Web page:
Divine services despite coronavirus crisis (update)

If the faithful cannot go to church, the church will come to the faithful. This is how the New Apostolic Church is looking after its members in the current crisis. Across the globe and from place to place the possibilities are quite different.

Within a few days, the numbers of brothers and sisters whose local church life has been suspended until further notice has multiplied: by Monday this week, only the District Churches in Europe and Canada had suspended all activities in their church buildings. By Friday, however, South-East Asia, South America, the USA, Niger, Western Pacific and the Democratic Republic of the Congo South-East had been added.

The main reason for this are mostly government bans on large assemblies, but also voluntary precautionary measures. The aim everywhere is to reduce the number of social contacts in order to protect the people—distancing rules. The purpose is to slow the spread of the pandemic and prevent an overburdening of our health care systems.

Online and airing on TV

The District Apostles do not want to leave the faithful without spiritual support particularly in this crisis. They are therefore using the opportunities afforded by digital technology and are shifting divine services and pastoral care on the Internet.

The four German District Churches have set up their own YouTube channels in order to expand their resources for divine service transmission. South America has its own streaming portal. And Southern Africa can use its own television channel, NACTV, which also airs Wednesday evening services.

Ahead of everyone else are the North Americans, who already have quite a bit of experience in live streaming of divine services. Canada and the USA do not only broadcast on occasion, but offer a large number of recordings available for viewing throughout the week.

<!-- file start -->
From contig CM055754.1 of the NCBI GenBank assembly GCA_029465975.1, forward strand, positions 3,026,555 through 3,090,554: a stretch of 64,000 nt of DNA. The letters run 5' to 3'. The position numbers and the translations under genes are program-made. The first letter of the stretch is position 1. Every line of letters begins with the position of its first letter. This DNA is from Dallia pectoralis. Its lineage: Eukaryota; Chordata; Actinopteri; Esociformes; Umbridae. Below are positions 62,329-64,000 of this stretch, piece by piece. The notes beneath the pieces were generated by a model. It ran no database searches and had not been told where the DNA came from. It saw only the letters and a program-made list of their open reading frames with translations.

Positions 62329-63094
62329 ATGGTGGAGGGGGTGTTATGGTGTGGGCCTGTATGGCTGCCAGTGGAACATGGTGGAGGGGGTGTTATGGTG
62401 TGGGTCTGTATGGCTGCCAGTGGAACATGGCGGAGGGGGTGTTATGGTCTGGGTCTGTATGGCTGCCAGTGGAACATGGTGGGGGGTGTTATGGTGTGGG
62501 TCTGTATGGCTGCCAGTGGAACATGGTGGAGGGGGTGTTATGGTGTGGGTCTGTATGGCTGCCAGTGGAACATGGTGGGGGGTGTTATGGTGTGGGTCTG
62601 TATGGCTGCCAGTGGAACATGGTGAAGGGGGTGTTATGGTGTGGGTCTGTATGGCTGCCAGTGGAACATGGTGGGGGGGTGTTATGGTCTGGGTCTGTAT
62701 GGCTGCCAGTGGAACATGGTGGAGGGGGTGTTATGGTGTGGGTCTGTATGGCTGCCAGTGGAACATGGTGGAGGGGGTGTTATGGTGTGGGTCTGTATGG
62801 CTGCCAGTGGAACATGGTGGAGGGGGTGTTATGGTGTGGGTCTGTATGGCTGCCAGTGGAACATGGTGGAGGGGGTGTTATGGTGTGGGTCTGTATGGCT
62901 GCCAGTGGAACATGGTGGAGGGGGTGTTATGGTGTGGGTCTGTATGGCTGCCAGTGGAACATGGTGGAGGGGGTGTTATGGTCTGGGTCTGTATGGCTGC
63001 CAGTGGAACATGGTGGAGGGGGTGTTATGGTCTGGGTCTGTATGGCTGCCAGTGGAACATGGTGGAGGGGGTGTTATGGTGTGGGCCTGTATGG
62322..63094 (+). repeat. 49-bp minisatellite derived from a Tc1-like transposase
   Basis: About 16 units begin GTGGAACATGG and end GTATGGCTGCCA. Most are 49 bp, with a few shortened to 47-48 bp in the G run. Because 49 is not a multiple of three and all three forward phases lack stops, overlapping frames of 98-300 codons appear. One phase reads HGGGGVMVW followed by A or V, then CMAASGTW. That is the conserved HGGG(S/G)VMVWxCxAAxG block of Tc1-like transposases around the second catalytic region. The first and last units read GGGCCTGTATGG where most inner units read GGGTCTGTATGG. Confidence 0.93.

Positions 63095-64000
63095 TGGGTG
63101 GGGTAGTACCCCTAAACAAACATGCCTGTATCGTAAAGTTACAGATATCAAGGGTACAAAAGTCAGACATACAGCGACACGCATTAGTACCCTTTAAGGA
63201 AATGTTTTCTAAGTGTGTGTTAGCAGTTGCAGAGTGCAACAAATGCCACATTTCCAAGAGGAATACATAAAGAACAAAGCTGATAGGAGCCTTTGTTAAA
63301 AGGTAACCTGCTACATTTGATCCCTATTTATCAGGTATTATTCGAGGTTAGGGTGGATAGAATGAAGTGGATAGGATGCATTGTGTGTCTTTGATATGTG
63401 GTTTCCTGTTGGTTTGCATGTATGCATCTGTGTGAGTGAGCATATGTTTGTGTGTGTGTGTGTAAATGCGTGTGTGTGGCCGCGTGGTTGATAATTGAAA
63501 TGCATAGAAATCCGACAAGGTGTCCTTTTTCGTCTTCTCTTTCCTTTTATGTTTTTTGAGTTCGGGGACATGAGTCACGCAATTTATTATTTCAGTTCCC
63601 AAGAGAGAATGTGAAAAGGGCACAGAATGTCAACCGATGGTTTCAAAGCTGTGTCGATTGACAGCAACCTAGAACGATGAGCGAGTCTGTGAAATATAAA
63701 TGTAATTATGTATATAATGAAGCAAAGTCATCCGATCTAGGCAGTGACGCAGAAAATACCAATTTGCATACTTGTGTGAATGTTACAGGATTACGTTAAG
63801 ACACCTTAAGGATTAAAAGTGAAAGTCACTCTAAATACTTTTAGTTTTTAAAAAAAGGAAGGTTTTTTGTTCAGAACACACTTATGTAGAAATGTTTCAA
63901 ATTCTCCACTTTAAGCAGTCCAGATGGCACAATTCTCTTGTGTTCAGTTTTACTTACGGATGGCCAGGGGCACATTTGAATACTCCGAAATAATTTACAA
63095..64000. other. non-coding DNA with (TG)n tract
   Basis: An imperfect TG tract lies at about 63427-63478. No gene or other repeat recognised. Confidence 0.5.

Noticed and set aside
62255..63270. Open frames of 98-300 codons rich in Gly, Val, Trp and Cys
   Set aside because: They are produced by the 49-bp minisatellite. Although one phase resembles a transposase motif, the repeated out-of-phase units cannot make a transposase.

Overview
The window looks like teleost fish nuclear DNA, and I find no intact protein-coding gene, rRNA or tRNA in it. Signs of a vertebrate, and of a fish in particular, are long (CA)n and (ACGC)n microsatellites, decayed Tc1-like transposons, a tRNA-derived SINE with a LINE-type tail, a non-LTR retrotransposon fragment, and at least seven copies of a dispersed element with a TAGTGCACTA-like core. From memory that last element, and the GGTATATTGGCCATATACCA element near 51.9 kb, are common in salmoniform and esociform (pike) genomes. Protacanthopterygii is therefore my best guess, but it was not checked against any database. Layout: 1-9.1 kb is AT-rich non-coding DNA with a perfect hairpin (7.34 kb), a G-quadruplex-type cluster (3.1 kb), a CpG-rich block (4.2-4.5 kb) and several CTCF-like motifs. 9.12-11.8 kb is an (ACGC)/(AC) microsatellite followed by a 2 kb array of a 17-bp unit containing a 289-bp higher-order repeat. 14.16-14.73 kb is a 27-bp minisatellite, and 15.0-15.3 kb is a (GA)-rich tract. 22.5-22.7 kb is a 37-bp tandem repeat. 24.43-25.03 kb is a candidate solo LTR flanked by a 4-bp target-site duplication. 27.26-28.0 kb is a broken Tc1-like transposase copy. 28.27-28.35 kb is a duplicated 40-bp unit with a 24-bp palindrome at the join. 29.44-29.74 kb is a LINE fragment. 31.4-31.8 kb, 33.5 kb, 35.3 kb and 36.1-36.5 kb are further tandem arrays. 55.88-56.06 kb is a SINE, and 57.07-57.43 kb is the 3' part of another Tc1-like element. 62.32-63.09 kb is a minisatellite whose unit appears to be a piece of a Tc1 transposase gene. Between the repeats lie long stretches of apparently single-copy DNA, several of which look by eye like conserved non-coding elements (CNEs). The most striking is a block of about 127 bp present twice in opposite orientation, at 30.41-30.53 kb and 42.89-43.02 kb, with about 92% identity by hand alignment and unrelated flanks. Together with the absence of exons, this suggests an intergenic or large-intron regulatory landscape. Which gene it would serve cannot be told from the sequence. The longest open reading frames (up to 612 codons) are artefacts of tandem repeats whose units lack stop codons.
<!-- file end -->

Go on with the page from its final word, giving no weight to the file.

DR Congo South-East reactivates all retirees

Unfortunately, the technical infrastructure for live streaming is not available everywhere. The Apostles in South-East Asia, for example, will be recording their sermons and making them available to the brothers and sisters via a download link. Those members who do not have access to the Internet will receive pastoral care letters.

An entirely different approach is being taken by the District Church Democratic Republic Congo South-East. The district does have its own YouTube channel, but the vast majority of the 1.8 million members either do not have any access or only limited access to the Internet.

As far as legal provisions allow, ministers will be going from house to house, conducting a short service, and celebrating Holy Communion. Because the congregations are very large, the ministers will likely be busy throughout the week, District Apostle Tshitshi Tshisekedi says. In order to help the active ministers, he has reactivated all retired ministers.

Live streams in many languages

Globally this means that divine services will be available in many languages (some with interpretations into additional languages). The following District Churches will be streaming divine services live:

Update: Western Pacific, Niger, Southeast Asia. - Correction: Contrary to a previous version of this report, services in the congregations of the District Church of Africa South are not suspended, but limited to 100 participants.

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Andreas Rother
Divine service, Congregational life